Linked by Thom Holwerda on Tue 9th Nov 2010 22:24 UTC, submitted by koki
GNU, GPL, Open Source Now this is interesting. We see what is at its core a very valid concern, in practice not a problem to anyone, and, thanks to the tone of the press release, close to trolling. The Free Software Foundation Latin America is complaining about something that has been known for a while - there is some non-Free code stuck in the Linux kernel (mostly firmware). A valid issue of concern from an idealogical viewpoint, but sadly, the tone of the press release turns this valid concern into something close to trolling.
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Well
by WereCatf on Tue 9th Nov 2010 22:34 UTC
WereCatf
Member since:
2006-02-15

Purists want one thing, practicalists want another thing. But the truth is, it's easier to just opt out from using those binary blobs than it would be for random people to find them when they happen to need their devices.

Still, I don't quite think having binary blobs in the kernel source tree is even an issue in the first place, what is an issue is this: do they have permission to distribute those binaries? If they didn't have I'd understand all this ruckus, but however if they indeed do have all the needed permissions then there is absolutely nothing to complain over!

Reply Score: 9

RE: Well
by raboof on Wed 10th Nov 2010 00:52 in reply to "Well"
raboof Member since:
2005-07-24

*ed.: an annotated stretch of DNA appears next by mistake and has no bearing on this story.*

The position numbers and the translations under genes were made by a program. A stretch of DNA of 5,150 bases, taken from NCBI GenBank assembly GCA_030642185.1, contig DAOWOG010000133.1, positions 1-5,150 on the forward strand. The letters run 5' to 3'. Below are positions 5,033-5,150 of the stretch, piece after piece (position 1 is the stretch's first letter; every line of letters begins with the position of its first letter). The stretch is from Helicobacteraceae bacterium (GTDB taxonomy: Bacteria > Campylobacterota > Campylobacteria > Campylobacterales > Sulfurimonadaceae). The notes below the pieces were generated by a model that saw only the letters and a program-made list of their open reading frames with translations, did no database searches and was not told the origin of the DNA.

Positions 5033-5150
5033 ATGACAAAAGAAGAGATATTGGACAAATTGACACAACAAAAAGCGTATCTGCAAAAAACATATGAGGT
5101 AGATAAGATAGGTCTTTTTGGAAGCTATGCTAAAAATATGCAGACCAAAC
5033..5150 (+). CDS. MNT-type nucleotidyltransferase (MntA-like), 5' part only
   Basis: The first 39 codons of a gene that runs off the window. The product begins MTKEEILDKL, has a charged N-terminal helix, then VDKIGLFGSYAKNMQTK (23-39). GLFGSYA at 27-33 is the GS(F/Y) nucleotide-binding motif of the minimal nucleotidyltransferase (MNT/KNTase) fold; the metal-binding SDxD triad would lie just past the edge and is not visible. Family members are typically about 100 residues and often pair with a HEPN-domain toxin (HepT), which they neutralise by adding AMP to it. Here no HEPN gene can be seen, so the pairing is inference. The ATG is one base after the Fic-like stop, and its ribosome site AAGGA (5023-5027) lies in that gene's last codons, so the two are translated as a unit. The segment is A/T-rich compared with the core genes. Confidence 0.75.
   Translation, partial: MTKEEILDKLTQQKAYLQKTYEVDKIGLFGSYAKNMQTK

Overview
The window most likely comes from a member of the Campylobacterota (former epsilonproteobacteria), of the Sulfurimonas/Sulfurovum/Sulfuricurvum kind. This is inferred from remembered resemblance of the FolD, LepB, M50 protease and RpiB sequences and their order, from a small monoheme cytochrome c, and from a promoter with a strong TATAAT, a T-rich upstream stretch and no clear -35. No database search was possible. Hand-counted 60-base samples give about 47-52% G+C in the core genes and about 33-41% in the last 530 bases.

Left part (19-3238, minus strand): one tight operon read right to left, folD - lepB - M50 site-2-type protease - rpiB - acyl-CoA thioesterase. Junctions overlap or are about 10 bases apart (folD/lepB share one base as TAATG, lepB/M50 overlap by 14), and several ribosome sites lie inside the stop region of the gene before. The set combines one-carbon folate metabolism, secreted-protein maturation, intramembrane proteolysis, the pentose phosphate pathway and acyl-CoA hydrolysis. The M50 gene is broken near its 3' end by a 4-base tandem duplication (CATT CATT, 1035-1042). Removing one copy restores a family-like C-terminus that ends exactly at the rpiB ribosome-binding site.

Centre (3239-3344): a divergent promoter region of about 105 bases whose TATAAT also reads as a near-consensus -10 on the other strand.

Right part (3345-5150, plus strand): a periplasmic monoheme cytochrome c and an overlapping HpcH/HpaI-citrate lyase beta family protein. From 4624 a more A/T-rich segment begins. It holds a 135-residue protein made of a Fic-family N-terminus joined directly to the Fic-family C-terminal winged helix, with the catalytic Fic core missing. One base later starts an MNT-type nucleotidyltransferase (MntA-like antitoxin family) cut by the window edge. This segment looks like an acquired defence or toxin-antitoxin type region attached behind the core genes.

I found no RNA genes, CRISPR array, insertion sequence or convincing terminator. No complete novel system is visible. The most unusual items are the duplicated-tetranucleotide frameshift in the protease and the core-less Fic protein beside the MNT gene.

Still, I don't quite think having binary blobs in the kernel source tree is even an issue in the first place

For purists, it is: suppose I'm a purist and I write some code for the Linux Kernel (in the pre-binaryblobs era). Releasing the code under the GPL, I can rest assured my code will only be used in accordance with the GPL, and not be distributed bundled with evil proprietary code.

Now Linus decides to ignore the GPL and distribute *my* code, along with evil proprietary code! I didn't want that - that's why I released my code under the GPL - and Linus didn't ask for my permission.

(i'm not really a purist, and haven't contributed anything to the kernel apart from some bits of documentation, but this makes it easier to get the point across ;) ).

Reply Parent Score: 1

RE[2]: Well
by WereCatf on Wed 10th Nov 2010 01:00 in reply to "RE: Well"
WereCatf Member since:
2006-02-15

Now Linus decides to ignore the GPL and distribute *my* code, along with evil proprietary code! I didn't want that - that's why I released my code under the GPL - and Linus didn't ask for my permission.

First of all, the binary blobs are not part of the kernel itself in any way or form: they do not run in the kernel, they do not run on the CPU itself, and they are not needed for any part of the kernel itself to function.

The only time the kernel uses the firmware blobs in any way is when it just uploads them to the hardware device, that's when the device executes it.

As such I just can't help but feel like someone is going for pure strawman arguments here.

Reply Parent Score: 7

RE: Well
by bert64 on Wed 10th Nov 2010 09:06 in reply to "Well"
bert64 Member since:
2007-04-23

These binary blobs are primarily firmware for various hardware devices... The alternative is that the firmware is stored on a flash chip on the device itself, however this would increase the price of said devices.

Either way you end up running the binary code, although at least with it being loaded by software you have the potential to modify it more easily.

Reply Parent Score: 5

RE: Well
by Sollord on Wed 10th Nov 2010 12:06 in reply to "Well"
Sollord Member since:
2006-01-05

Meh real purists use OPENBSD everyone else just be trollin'

Reply Parent Score: 2